COVID-19 pandemic & the state of emergency and how they affect family relationships
With the World Health Organization declaring COVID-19 a worldwide pandemic on March 11, 2020 and with the Romanian authorities declaring a state of emergency on March 16, 2020, including all subsequent regulations, there is no doubt that family relationships will also be affected by this disease.
Unfortunately, family relationships were pretty much ignored by the authorities when drafting the military ordinances that have progressively limited the freedom of movement and the right to leave one’s house or residence. Therefore, the opinions presented herein are a personal interpretation of the present situation, however with direct reference to all laws that apply.
1. Self-isolation and orders of protection
Petitions for orders of protection continue to be on the docket of the court, being classified as urgent matters. The problem is when the aggressor, against whom an order of protection was issued ordering the aggressor to keep away from his/her family or the victim, must self-isolate for 14 days.
In my opinion, if the aggressor does not have any alternative housing options, the public local authorities should provide the aggressor with a place to self-isolate, as far as possible from the house of the victim, but also from other individuals, in order to avoid and limit as much as possible the spread of the virus. Otherwise, the aggressor would not be able to observe the obligations set forth in the order of protection.
2. Rights of non-resident parents to parenting time with their minor children (visitation schedule)
Whereas individuals are only allowed to leave the house for specific reasons, how will parents be able to benefit of their right to parenting time.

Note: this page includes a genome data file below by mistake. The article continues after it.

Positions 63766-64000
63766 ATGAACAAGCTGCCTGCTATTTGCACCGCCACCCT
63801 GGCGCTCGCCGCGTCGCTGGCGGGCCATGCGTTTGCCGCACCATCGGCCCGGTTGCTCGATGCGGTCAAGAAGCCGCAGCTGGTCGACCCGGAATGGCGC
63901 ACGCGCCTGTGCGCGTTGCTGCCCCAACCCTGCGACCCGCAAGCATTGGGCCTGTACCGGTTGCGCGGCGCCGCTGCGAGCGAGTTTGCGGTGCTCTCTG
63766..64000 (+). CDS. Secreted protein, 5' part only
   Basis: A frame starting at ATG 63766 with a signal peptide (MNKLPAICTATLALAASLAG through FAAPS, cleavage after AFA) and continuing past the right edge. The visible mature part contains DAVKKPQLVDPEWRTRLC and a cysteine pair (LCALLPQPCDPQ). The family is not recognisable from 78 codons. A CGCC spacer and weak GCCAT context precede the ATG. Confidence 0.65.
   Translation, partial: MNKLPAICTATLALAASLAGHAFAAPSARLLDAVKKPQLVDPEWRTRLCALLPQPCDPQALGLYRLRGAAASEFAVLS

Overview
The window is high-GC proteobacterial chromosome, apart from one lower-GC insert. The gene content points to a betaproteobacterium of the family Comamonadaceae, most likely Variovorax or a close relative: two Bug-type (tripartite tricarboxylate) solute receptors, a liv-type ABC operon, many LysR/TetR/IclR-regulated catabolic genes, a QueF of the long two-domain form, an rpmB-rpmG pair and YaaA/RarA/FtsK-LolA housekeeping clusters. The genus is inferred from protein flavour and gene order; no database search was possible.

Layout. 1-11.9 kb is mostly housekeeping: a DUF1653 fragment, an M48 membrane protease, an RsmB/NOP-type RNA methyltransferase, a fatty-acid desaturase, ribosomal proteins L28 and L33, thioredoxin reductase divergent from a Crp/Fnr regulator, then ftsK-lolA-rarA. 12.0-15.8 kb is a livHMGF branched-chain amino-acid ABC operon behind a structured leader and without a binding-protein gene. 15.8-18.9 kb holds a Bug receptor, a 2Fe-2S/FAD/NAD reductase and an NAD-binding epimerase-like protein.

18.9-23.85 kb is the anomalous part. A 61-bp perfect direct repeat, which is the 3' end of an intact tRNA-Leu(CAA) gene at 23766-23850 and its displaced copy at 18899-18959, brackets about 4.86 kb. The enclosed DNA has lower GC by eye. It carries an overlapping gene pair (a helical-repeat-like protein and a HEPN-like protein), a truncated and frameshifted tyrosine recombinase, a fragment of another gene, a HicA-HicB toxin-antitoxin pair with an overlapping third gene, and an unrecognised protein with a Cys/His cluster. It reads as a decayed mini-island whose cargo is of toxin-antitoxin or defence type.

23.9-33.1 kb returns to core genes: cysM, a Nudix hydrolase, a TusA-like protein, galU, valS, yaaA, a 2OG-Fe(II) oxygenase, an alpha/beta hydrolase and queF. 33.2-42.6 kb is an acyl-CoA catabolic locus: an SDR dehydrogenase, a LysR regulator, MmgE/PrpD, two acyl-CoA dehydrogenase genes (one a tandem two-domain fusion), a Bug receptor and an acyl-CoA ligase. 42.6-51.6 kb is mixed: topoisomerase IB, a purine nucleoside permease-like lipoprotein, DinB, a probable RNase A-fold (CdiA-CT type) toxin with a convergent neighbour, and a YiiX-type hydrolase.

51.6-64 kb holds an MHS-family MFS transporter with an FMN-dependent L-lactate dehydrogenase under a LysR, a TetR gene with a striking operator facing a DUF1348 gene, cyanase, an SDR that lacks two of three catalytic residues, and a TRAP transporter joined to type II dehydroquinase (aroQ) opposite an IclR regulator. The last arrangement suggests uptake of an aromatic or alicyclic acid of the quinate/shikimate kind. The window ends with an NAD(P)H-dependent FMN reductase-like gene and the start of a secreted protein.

Obviously, one of the options, if parents agree, is for the non-resident parent not to visit or host the child during this period, having the possibility to claim more visitation hours or days afterwards – e.g. summer holiday. In this case, for the entire period of this special situation, the parent and the child shall keep in touch through any modern communication means, such as voice or video calls.
In case parents don’t agree, the question is whether this visitation schedule could or should be suspended. In my opinion, we can talk about a rightful suspension only if the non-resident parent is quarantined or self-isolated at home. Otherwise, there is no legal ground for the suspension of the visitation schedule, except when the resident parent addresses the family court and submits a request in this regard.
Another aspect that needs to be considered is which of the legal grounds set forth in the Military Ordinance no. 3/2020 can be used by a parent who has to leave the house to pick the child up at the beginning of the visitation schedule and to return the child when required. In my opinion, as long as there are no official clarifications, the legal ground would be article (1) paragraph (1) letter (d) of the Military Ordinance no. 3 from March 24, 2020 which refers to the right to leave the residence/household for justified grounds such as caring/accompanying a minor child.